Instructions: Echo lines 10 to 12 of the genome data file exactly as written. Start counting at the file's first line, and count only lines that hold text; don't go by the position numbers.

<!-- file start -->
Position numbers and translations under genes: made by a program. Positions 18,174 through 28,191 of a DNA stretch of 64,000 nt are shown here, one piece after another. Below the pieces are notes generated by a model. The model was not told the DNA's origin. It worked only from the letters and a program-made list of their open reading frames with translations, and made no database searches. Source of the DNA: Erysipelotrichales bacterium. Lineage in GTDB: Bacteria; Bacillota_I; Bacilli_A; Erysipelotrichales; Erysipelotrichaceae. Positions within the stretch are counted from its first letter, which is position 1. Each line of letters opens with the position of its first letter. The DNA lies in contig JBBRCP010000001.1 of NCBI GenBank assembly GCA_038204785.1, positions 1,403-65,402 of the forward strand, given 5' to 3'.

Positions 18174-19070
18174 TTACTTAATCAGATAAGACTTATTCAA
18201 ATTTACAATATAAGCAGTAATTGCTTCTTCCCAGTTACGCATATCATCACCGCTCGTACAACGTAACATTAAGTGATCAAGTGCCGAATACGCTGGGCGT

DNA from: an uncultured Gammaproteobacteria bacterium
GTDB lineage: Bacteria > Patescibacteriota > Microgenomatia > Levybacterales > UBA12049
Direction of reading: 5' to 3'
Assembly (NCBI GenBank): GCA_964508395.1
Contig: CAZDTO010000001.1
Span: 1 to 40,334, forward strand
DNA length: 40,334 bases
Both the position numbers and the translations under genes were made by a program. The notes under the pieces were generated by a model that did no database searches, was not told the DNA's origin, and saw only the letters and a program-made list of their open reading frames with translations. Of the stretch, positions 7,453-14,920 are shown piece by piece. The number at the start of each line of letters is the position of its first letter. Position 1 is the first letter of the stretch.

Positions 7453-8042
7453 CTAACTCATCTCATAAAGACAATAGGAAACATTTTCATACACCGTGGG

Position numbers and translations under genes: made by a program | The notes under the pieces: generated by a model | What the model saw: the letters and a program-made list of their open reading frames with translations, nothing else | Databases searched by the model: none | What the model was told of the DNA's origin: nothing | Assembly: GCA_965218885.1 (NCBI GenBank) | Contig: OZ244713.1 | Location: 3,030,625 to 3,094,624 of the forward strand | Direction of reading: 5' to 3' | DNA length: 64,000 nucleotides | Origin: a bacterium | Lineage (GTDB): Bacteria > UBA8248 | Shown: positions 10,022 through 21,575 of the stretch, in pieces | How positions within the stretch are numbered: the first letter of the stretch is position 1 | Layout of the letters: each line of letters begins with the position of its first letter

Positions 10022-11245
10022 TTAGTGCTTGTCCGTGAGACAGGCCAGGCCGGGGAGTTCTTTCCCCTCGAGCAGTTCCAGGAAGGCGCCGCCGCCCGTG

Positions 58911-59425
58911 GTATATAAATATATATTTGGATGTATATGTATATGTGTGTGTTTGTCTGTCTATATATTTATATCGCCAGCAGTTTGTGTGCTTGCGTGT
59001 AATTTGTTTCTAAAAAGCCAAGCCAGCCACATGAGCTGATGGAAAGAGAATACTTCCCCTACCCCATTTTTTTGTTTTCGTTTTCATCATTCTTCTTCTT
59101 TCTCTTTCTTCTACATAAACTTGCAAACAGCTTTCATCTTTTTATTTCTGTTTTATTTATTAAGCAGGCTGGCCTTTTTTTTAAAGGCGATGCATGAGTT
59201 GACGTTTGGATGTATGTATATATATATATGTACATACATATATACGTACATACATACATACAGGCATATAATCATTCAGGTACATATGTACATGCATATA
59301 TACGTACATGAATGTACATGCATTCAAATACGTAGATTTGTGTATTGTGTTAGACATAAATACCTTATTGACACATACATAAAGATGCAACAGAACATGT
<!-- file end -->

Span: 1 to 40,334, forward strand
DNA length: 40,334 bases
Both the position numbers and the translations under genes were made by a program. The notes under the pieces were generated by a model that did no database searches, was not told the DNA's origin, and saw only the letters and a program-made list of their open reading frames with translations. Of the stretch, positions 7,453-14,920 are shown piece by piece. The number at the start of each line of letters is the position of its first letter. Position 1 is the first letter of the stretch.